A brilliant blend of fiction and autobiography, Jack Kerouac's exhilarating novel swings to the rhythms of 1950s underground America, racing towards the sunset with unforgettable exuberance, poignancy and autobiographical passion. One of the most influential and important novels of the 20th century, On the Road is the book that launched the beat generation and remains the bible of that literary movement.
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Customer ReviewsMost Helpful
By Gabe Fleming (Audible staff) on 26-05-16
Read this book and explode across the stars
This is one of the few books I've read more than once. I read it at 18, and I wanted to be Jack Kerouac. I read it at 25 and I wanted to pack my job in, buy an old banger and drive across Europe. I read it at 30, along with the rest of Kerouac's work, and felt sad that Kerouac had written so little and died so young. But it still made me want to hit the road in search of adventure.
I just listened to it again (I'm in my late 30s now), and the magic, turned up by Matt Dillon's pitch perfect narration, is still there. I simply cannot read or listen to this book, now or ever, and not find myself charged with a sense of adventure, of the sheer endless scope of the possible, of the tragedy of all the people and things in the world that I will never meet and see.
It also contains my single favourite passage of prose, ever: "The only people for me are the mad ones, the ones who are mad to live, mad to talk, mad to be saved, desirous of everything at the same time, the ones who never yawn or say a commonplace thing, but burn, burn, burn like fabulous yellow roman candles exploding like spiders across the stars".
Don't yawn. Don't be commonplace. Listen to this book and burn, burn, burn!
6 of 6 people found this review helpful
Customer ReviewsMost Helpful
By Mr. Sam McCallum on 08-07-15
Good reading of an awful story
Maybe I missed the point of this entirely and there were some beautiful thoughts and moments, some of which will stick with me but really this was just an endless dull tale.
It was really a long ramble which could end with an apologetic 'guess you had to be there' as we follow Sal (Kerouac) on his journeys frequently in search of or joined by Dean (Cassady) this, for me, was unfortunate because I could not stand Dean, he came across as terrible human being in whom Sal is completely disillusioned. I much preferred the cameos from other beats but was instead dragged along with Sal and Dean.
As I said I may be missing the point entirely but the discovery of self was really just a glorified bumming across the country avoiding any sense of responsibility and that got tiring quickly, this is the most effort I've experienced in trying to finish a book in a long long time.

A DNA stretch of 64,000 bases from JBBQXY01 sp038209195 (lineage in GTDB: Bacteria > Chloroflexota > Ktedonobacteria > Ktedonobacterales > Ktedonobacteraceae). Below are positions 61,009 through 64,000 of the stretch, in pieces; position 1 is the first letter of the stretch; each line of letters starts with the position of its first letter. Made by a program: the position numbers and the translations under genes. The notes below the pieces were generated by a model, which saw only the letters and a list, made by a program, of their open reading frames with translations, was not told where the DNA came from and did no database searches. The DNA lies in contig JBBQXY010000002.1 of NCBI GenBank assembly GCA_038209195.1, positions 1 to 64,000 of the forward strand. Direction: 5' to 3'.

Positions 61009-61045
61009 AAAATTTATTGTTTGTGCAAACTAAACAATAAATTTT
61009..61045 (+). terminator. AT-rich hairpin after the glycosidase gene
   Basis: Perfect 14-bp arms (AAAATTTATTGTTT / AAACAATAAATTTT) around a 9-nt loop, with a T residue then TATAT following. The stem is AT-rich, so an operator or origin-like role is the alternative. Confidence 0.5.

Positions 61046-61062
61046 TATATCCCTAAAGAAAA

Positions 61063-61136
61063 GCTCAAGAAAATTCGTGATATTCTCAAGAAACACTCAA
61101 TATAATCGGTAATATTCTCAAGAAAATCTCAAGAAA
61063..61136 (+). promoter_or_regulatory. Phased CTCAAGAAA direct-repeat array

By Ian C Robertson on 12-08-13
No Sunset on this Era
I have long meant to read this book but I had resisted in case it didn't live up to its legendary status. In the end, I think it was the fact that Matt Dillon was to narrate it that persuaded me to take the plunge. I now feel vindicated on two scores; first, the legend is alive and well and, secondly, Dillon was a terrific narrator.
There's no point spending too much time on the plot. The listener needs to experience it with Sal Paradise, with the words blowing through your mind like wind through your hair and the drug of sex and excitement invading your imagination like the drugs that invade Sal's system. It is the seminal "Road" tale populated with huge characters like Dean Moriarty and Marylou, his "little sharp chick", the Frenchman poet, Remi, Carlo Marx (poet and adulterer), Montana Slim and "Big Ed" Dunkel. Sal, it seems, is a metaphor for Kerouac and you can trace the rest of the characters through the many reminiscences written about this work by the characters themselves. But, in my opinion, the story is not the main thing. It's the living of it that makes it eternal. I found it a bit like looking back on a fond, but now past, phase of my life (not that my was ever as eventful as Sal's). It has that intimate feel of your own personal memories. I wrote a lot of notes about it to write this review, but most of them are just not important enough to mention, although they seemed important at the time. Again, these are like the events in the book.
Returning to Dillon, really there is not much to say. He captures the book's racy sexuality, the atmosphere of a jazz age and and a youth that was looking for something that is too elusive to capture. There were times when he brought to mind Springsteen ("Lost in the Flood", "Backstreets") and at other times Van Morrison ("Coney Island"). Musical and noisy.
I enjoyed this journey.